Newsstand: Apple is bringing a central hub for magazine and newspaper content to iOS. Among the launch partners are National Geographic, Popular Mechanics, the New Yorker, Golf Digest and more. New content will be downloaded in the background. It’s not clear how this will work together with existing news apps.
iMessage: With iOS 5, Apple will launch its own messaging app that allows iOS users to basically bypass SMS to send messages to other iOS users. Users can send text, photos, videos and contact information. You can also optionally get read receipts and, just like in a chat app, see if your contact is currently typing.
Twitter Integration: iOS now includes a single sign-on for Twitter. Apple has also integrated Twitter into some of its own apps, including the photo app and Safari.
Safari: According to Apple, about 2/3rd of all mobile browsing is now done through Safari.
The mobile version now includes a Safari Reader feature that is basically Readability for the mobile browser. This will be available on both the iPhone and iPad. In addition, Apple is also bringing a reading list feature to iOS that will compete directly with Instapaper and sync between Macs and iOS devices.
The next version of Safari will also feature tabs – just like the desktop browser.
Reminders: This looks like a very simple list app for grocery lists, but it does have some nifty features, including location support and integration with iCal.
Camera: The new Camera app is a lot faster than the previews version. In addition, there is now an icon on the lockscreen that immediately takes you to the Camera app and Apple finally allows you to set the volume button to take pictures. The app now also lets you pinch to zoom and includes some basic editing features (cropping, red-eye reduction and rotating).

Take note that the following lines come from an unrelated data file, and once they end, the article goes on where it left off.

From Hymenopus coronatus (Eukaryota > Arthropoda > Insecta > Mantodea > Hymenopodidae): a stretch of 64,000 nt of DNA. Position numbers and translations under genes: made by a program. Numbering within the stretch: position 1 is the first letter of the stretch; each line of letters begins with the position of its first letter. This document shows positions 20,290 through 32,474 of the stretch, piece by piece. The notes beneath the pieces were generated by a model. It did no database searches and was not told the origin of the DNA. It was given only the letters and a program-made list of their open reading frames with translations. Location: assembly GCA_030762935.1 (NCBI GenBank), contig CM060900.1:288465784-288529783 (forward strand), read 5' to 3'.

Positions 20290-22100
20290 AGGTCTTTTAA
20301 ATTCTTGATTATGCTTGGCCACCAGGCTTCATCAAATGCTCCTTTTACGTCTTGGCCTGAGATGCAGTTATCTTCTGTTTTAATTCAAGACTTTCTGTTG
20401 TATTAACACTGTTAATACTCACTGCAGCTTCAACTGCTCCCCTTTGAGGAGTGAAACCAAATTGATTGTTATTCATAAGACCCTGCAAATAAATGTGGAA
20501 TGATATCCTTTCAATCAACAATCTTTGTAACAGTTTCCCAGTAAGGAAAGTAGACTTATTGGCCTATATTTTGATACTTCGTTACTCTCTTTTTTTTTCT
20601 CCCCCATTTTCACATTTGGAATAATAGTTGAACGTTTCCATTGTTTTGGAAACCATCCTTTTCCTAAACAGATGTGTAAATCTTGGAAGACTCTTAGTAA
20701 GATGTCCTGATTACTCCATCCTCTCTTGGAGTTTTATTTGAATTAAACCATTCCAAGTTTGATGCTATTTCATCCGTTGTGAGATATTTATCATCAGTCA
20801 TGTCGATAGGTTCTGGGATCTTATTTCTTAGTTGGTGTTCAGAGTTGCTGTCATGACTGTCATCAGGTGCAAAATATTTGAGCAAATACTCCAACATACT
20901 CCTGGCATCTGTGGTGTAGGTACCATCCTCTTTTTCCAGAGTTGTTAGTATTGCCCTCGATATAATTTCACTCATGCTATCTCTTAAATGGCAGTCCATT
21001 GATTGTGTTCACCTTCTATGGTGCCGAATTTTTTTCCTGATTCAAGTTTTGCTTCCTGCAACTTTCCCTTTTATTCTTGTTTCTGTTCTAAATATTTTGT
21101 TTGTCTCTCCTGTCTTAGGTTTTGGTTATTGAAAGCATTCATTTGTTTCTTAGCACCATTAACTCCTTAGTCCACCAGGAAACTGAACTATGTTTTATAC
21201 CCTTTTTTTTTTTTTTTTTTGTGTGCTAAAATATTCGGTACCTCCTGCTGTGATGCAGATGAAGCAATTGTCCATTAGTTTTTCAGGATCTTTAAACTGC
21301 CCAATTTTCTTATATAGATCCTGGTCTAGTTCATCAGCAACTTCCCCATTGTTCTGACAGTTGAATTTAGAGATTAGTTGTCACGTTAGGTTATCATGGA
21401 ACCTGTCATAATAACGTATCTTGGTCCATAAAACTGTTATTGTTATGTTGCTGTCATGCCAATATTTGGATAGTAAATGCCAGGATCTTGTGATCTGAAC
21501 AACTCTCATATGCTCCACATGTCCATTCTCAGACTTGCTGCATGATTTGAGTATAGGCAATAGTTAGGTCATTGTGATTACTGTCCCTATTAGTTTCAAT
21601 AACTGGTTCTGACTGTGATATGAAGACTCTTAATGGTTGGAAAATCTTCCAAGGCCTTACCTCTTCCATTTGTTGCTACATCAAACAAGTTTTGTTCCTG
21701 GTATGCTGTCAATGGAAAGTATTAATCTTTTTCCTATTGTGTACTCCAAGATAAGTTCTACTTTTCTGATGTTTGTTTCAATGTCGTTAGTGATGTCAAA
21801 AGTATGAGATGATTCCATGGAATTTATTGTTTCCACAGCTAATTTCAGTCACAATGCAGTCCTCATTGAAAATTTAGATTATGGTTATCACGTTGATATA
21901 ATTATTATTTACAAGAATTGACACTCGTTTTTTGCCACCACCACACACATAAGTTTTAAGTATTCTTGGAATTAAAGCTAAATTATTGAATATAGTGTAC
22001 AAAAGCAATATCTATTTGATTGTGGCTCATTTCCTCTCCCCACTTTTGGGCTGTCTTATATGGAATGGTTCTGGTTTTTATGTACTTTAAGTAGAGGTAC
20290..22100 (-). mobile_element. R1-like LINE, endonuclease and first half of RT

Mail: Mail now allows for rich-text editing and the ability to control indentations.
Game Center: Apple announced that Game Center now has 50 million users (more than Xbox Live). New features for Game Center include support for turn-base games and the ability to get friend and game recommendations.
New Keyboard for thumb-typers
OS X Lion
Apple’s Phil Schiller and Craig Federighi demoed the new version of Apple’s desktop operating system OS X during today’s keynote today.Lion will be distributed through the Mac App store. Users who buy the upgrade will be able to use it on all the authorized machines that they have linked to their accounts. The price will be $29 and it will be available in July.